3. Pituitary Gland

The pituitary gland is located on the inferior aspect of the brain in the region of the diencephalon.
It is roughly the size of a pea and it attatched to the hypothalamus by a stalklike structure called the infundibulum.

external image mayo+pituitary+gland.jpg

The pituitary gland includes the anterior pituitary and the posterior pituitary.

1. Anterior lobe (adenohypophysis) is regulated by hormones secreted by the hypothalamus, as well as by feedback from the target gland hormones. It is composed of glandular tissue.

  • Consists of two parts in adults: pars distalis is the rounded portion and the major endocrine part of the gland; and the pars tuberalis is a sheath of tissue that partially wraps around the infundibulum.

2. Posterior lobe (neurohypophysis) stores and releases hormones that are actually produced by the hypothalamus. It is composed largely of neuroglia and nerve fibers.
external image f20-4_pituitary_gland_c.jpg

Pituitary Hormones
The hormones secreted by the anterior pituitary are called trophic hormones.
The hormones of the anterior pitiuitary:
  • Growth hormone (GH or somatotropin)
  • Thyroid-stibulation hormone (TSH or thyrotropin)
  • Adrenocorticotropic hormone (ACTH or corticotropin)
  • Follicle-stimulating hormone (FSH or folliculotropin)
  • Luteinizing hormone (LH or luteotropin)
  • Prolactin (PRL)

The hormones of the posterior pituitary:
  • Antidiuretic hormone (ADH)
  • Oxytocin


4.Adrenal Glands
Adrenal glands sit right on top of your kidneys. Each gland has an adrenal cortex and an adrenal medulla. Each part has their own function. The adrenal cortex secretes steroid hormones called corticosteroids. Corticosteroids have three functions under it. These include mineralocorticoids, glucocorticoids, and sex steroids. These three hormones are a result from cholesterol.The mineralocorticoids function is to help increase blood pressure and volume. Glucocorticoids has a very important piece in our body known as cortisol which helps raise the blood glucose level and also to promote the breakdown of fat in the body. The adrenal medulla is your fight or flight system, it secretes epinepherine and norepinephrine. These hormones increase your heart rate, dilate blood vessles, higher alertness, increased breating, and elevate the metabolic rate.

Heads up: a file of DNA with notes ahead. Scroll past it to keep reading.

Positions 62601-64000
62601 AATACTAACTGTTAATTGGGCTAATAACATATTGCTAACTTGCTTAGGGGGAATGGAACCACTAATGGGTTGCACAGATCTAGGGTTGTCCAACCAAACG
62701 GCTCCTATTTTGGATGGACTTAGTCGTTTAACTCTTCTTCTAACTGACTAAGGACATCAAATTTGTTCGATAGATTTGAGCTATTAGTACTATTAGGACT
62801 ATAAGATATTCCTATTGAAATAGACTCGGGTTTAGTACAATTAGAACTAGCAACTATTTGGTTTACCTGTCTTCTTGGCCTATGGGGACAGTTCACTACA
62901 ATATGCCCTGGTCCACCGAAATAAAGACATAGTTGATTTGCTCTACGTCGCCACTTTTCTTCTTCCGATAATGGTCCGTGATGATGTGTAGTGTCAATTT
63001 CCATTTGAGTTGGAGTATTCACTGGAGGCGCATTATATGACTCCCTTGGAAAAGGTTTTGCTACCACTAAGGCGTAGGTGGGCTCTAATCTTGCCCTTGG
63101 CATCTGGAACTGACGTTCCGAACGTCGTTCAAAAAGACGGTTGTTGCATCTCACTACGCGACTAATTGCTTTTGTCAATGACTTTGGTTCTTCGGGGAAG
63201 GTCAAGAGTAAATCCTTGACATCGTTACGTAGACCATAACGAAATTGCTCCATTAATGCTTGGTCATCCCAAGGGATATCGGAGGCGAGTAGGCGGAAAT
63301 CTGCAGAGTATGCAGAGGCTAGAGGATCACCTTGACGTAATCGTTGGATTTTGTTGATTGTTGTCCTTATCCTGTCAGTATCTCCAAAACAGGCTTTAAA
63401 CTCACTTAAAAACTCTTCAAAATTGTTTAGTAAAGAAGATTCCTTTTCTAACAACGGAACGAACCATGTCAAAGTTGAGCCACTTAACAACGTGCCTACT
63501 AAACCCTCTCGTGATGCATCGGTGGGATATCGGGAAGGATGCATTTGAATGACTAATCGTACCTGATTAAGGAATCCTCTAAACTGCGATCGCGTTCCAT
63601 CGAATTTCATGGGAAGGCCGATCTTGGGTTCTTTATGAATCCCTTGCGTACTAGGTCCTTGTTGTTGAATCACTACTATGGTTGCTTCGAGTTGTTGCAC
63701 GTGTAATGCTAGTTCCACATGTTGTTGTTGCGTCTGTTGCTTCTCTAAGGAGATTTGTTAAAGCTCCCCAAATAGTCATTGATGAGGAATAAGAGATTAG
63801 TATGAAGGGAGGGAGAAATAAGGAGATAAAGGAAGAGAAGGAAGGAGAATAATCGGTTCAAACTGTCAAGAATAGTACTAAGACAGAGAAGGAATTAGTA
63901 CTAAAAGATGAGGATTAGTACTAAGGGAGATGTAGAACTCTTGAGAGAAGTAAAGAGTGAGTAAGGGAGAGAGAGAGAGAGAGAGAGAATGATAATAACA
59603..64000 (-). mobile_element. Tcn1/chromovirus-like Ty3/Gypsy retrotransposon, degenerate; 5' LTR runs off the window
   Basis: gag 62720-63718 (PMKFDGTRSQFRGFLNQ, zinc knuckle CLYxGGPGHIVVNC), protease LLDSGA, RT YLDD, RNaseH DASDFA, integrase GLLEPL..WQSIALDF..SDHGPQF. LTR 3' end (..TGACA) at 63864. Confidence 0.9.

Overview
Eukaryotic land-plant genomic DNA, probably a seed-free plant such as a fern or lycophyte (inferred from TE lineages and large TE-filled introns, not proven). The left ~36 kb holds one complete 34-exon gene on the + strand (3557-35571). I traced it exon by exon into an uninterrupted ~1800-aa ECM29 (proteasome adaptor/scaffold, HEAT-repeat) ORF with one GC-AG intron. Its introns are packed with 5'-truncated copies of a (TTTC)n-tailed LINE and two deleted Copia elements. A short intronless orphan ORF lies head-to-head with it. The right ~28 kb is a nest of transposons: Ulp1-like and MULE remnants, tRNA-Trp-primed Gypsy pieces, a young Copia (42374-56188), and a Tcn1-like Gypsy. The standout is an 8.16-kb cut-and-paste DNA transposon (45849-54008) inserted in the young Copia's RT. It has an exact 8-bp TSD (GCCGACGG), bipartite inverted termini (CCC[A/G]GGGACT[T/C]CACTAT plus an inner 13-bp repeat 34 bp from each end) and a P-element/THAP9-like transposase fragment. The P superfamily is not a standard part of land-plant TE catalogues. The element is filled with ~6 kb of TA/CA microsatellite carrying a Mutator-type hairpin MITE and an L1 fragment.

5.Thyroid And Parathyroid Glands
The thyroid is just below your larynx, where it attaches to the trachea by isthmus, which is a type of throid tissue. The thyroid gland consists of many hollow sacs called thyroid follicles. These follicles store iodide from the blood and brings it into the collioid and once the iodide is inside it attaches to tyrosine which is an amino acid. If you attach one iodine to tyrosine it will produce monoiodotyrosine. If you attach two iodine to tyrosine it will produce diiodotyrosine. When monoiodotyrosine and diiodotyrosine join together it will make triiodothyronine. Theses thyroid hormones "stimulate protein synthesis, promote maturation of the nurvous system, and increase the rate of cell respiration in most tissues of the body." Fox, Stuart. Embedded in the posterior side of the thyroid gland is where the parathyroids are located. The parathyroid gland secreates only one hormone and that is called the parathyroid hormone. This hormone is very important to the body since it is the one that controls the calcium levels in the blood.